There are also 183 new entities including cardboard boxes, wooden boxes and crates, heavy duty containers, doors, gates, lights, barrels, power boxes, pipes, planks, shelves and windows.

Model Pack #3 costs $19.99. Order from //www.thegamecreators.com/?m=view_product&id=2028

FPS Creator Model Pack #4

Model Pack 4

We've got a Model Pack double-whammy for you this issue! Model Pack #4 for FPS Creator is now out. This pack differs for the norm by offering up 21 brand new fully animated characters to drop into your games. They are ready to go including scripts, and some of them even have special features. Costing only $19.99 the contents include:

As well as the 'normal' characters above you also get ZOMBIES! These include a zombie surgeon - since most zombie outbreaks occur in hospitals due to mis-diagnosis, this poor doctor was the first to be infected. Features custom animations with a "melee" type attack. This zombie will descend upon you and swipe at you with an off-balance attack. Even his mouth moves! You also get a Zombie Nurse, a large heavy-set zombie with custom attack animations, and finally a gruesome zombie cop!

Model Pack #4 costs $19.99. Order from //www.thegamecreators.com/?m=view_product&id=2032

SkyMATTER for FPS Creator

SkyMATTER is our range of popular skybox sets. Everything from alien landscapes, to moonlit skies to deep blue waters are available to wrap around your games and enhance the backdrops. We have now converted the entire SkyMATTER range to install seamlessly into FPS Creator. There are 5 packs on sale for $9.99 each, or you can save 30% and buy them all together (that is 76 unique skyboxes) for only $34.99. Purchase gives you access to both the FPS Creator versions of the skyboxes, and the raw formats suitable for use in DarkBASIC games. If you have purchased a SkyMATTER pack from us in the past then re-visit your TGC Order History where you will find the FPS Creator versions are available for download to you, free of charge.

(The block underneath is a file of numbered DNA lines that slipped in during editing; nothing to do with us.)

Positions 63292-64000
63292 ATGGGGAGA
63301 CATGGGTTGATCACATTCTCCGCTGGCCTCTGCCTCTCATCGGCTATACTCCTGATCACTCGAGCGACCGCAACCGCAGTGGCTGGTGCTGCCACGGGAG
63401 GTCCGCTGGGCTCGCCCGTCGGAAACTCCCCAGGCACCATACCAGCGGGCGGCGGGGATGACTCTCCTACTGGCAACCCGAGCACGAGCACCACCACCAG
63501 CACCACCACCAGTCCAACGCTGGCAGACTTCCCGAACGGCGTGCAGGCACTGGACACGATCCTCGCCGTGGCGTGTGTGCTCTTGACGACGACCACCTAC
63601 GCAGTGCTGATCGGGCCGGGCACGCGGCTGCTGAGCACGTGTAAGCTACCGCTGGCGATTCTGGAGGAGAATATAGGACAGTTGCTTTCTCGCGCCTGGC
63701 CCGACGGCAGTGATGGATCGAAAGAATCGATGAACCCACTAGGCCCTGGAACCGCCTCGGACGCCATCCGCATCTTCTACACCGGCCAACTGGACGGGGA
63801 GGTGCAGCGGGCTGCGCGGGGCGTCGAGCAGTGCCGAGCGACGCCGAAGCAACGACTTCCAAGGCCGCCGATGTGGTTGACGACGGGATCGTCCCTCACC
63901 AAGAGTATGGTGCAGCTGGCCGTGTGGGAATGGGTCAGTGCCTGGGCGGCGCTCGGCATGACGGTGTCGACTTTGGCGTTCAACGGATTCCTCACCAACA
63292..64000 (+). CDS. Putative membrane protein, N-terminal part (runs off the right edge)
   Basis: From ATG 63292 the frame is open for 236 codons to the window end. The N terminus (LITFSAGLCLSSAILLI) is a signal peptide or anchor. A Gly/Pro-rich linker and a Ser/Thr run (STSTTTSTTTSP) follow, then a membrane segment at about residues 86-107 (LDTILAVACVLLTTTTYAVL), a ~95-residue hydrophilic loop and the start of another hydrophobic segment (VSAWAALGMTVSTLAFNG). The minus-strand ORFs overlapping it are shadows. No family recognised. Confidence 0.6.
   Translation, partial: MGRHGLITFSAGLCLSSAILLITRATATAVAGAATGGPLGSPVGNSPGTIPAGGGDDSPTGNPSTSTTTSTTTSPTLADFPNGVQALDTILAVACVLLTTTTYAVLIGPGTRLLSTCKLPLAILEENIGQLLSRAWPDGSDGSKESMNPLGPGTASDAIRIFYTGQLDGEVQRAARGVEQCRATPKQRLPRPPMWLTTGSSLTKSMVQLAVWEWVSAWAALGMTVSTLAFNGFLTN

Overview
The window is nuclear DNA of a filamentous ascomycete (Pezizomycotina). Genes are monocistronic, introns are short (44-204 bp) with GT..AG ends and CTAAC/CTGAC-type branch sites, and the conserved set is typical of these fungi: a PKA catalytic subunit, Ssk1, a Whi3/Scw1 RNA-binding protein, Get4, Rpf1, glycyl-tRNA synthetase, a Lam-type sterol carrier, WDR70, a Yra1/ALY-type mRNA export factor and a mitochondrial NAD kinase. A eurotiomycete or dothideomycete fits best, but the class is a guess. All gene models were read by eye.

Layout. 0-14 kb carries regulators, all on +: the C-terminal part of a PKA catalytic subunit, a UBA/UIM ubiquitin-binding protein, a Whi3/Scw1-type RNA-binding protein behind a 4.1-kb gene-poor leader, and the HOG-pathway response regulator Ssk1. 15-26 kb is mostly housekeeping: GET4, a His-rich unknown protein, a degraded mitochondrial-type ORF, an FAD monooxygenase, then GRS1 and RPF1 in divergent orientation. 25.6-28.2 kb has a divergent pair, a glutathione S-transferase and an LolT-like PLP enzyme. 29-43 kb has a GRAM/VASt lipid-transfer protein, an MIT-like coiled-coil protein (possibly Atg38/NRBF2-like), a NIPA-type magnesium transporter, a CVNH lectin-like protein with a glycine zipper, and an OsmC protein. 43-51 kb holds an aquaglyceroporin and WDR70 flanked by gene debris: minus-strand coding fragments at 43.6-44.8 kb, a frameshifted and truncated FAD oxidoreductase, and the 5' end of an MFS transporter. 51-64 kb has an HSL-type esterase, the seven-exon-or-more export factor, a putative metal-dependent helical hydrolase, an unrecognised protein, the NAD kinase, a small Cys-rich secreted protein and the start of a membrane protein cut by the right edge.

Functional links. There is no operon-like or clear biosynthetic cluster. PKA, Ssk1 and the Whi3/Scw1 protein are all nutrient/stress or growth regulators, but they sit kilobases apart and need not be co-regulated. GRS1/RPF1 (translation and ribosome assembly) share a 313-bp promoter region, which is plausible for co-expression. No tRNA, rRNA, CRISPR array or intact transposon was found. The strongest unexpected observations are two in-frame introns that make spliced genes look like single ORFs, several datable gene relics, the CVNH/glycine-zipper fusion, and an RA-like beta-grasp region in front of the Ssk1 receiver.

FPS Creator on YouTube

YouTube FPSC Group

On our forum we ran a small compo where the first 10 people to upload a video of FPS Creator in action to YouTube would receive a free copy of Model Pack 3 on release. Currently 28 videos now sit in our FPSC YouTube group including tutorials, game demos, tech notes and more. They are well worth checking out and can all be found here: YouTube FPS Creator Group. This video is one of my personal favourites, and shows well thought-out use of FPSC physics.



DarkFaction is a new game created by MaxRealms. It is a great example of what can be done if you combine FPS Creator with a lot of time, skill and energy. Check out the DarkFaction section on our web site where you'll find videos, screen shots and a demo download, or buy the full game online.